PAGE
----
March 27, 2002

Class for Attorneys Identifies Religious Families as Likely Child Abusers

On March 5, 2002, Home School Legal Defense Association Senior Counsel Christopher Klicka attended a Virginia Continuing Legal Education (CLE) class for becoming a "guardian ad litem." Such classes are held so that practicing attorneys can stay up-to-date on changes to the law. For seven hours, various lawyers, judicial officials and social workers lectured on many aspects of child abuse and the role of guardian ad litem. A guardian ad litem is an advocate appointed by a judge during a neglect proceeding to represent the child's rights.

During a lecture entitled, "Developmental Needs of Children: Characteristics of Abusive and Neglectful Families and of Children Who are Victims," Kathleen Nussbaum, a licensed clinical social worker, explained that children can form developmental deficits if they "spend two or more hours a day alone at home without an adult " or they "watch more than three hours of television a day." She also quoted a study that found children are harmed if they "put emphasis on selfish values " or "have a lot of close friends who often get into trouble."

However, the lecture took a turn for the worse when the social worker discussed the three family types that she believed typically showed the characteristics of abusive and neglectful families. The first type was obviously problematic, which she entitled "Inadequate Family Type." These families are characterized by "chaotic environment with loose or non-existent boundaries and often overt alcohol or drug problems."

The second family type Ms. Nussbaum described in an incredibly offensive way. She called it the "Religious and Authoritarian Family Type." Referencing the printed material used in CLE classes for guardian ad litems all across the state of Virginia, Ms. Nussbaum defined a religious and authoritarian family type: "A strong focus on male leadership, with strong church involvement. Parents are frequently elders or ministers in their church, and they use their religious authority, as well as Scripture, to maintain control." Such a broad and erroneous definition probably describes 85% of the home school families in America.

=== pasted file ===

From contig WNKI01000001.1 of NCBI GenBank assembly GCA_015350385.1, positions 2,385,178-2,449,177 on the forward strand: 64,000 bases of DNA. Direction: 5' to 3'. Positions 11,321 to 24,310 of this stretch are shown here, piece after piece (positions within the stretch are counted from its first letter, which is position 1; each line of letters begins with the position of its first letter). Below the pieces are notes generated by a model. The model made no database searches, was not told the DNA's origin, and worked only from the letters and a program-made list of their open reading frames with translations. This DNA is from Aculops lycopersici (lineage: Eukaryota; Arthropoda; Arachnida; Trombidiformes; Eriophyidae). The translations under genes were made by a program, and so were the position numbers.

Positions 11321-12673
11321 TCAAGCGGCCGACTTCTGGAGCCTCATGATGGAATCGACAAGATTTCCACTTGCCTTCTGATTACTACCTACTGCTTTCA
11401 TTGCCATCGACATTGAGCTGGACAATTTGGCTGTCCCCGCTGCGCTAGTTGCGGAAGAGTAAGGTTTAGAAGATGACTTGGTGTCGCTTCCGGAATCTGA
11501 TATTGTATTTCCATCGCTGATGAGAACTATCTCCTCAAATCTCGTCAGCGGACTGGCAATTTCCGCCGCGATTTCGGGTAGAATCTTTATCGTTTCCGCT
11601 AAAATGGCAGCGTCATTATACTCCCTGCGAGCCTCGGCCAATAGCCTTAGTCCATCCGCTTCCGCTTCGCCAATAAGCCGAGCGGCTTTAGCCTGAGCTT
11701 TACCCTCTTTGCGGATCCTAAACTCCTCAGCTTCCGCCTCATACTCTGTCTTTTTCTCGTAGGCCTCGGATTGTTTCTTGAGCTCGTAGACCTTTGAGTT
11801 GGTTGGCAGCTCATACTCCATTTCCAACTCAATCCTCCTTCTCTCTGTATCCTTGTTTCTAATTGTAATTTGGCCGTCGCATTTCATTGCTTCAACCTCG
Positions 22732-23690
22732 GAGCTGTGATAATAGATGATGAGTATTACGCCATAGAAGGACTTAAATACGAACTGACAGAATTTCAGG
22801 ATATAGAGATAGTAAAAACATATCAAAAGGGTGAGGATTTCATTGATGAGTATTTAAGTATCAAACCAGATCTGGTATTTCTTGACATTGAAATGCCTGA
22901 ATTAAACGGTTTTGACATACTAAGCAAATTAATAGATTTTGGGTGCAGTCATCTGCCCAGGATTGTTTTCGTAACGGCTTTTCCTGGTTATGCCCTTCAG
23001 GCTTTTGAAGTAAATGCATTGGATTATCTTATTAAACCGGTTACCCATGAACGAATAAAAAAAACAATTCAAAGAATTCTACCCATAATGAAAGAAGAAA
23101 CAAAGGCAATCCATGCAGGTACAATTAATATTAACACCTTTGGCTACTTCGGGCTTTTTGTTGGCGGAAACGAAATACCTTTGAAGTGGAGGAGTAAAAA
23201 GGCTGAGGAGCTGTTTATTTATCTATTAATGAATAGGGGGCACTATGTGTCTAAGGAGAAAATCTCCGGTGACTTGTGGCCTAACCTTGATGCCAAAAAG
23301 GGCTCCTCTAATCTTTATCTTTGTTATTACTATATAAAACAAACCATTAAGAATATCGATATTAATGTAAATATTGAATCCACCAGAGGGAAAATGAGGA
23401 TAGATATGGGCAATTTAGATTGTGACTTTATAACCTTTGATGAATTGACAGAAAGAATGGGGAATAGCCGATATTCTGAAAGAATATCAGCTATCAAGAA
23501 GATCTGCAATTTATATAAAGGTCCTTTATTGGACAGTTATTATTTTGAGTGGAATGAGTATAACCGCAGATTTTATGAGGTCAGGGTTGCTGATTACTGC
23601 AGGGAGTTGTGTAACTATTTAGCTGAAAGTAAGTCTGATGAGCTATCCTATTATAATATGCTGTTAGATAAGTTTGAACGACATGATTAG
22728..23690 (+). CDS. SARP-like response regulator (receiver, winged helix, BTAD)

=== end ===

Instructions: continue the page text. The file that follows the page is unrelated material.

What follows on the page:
This shows us one reason social workers tend to target home school families. From HSLDA's perspective, it seems that home school families per capita are subject to an inordinate number of social worker investigations. Undoubtedly a large percentage of home school families considers themselves "religious" and have strong church involvement. Christian home schooling families typically recognize fathers as the head of the house, and study Scripture on a regular basis as they bring their children up in the "nurture and admonition of the Lord." To many social workers this amounts to an "authoritarian" and oppressive family structure dangerous for children.

Ms. Nussbaum's third type of suspect family is a "Rigid and Controlling Family Type" which is characterized by "rigid, non-permeable, external boundaries." This questionable CLE definition also states that these parents have extremely high expectations of their children.

According to Mr. Klicka, "It is a shame that social workers do not understand that Christian families provide the most solid foundation for children and a loving environment." He went on to say that he was "glad that he attended this seminar, because it only confirmed what he has believed for some time now about the training of social workers and guardian ad litems."

 Other Resources

No Bias Against Religious Families, June 14, 2002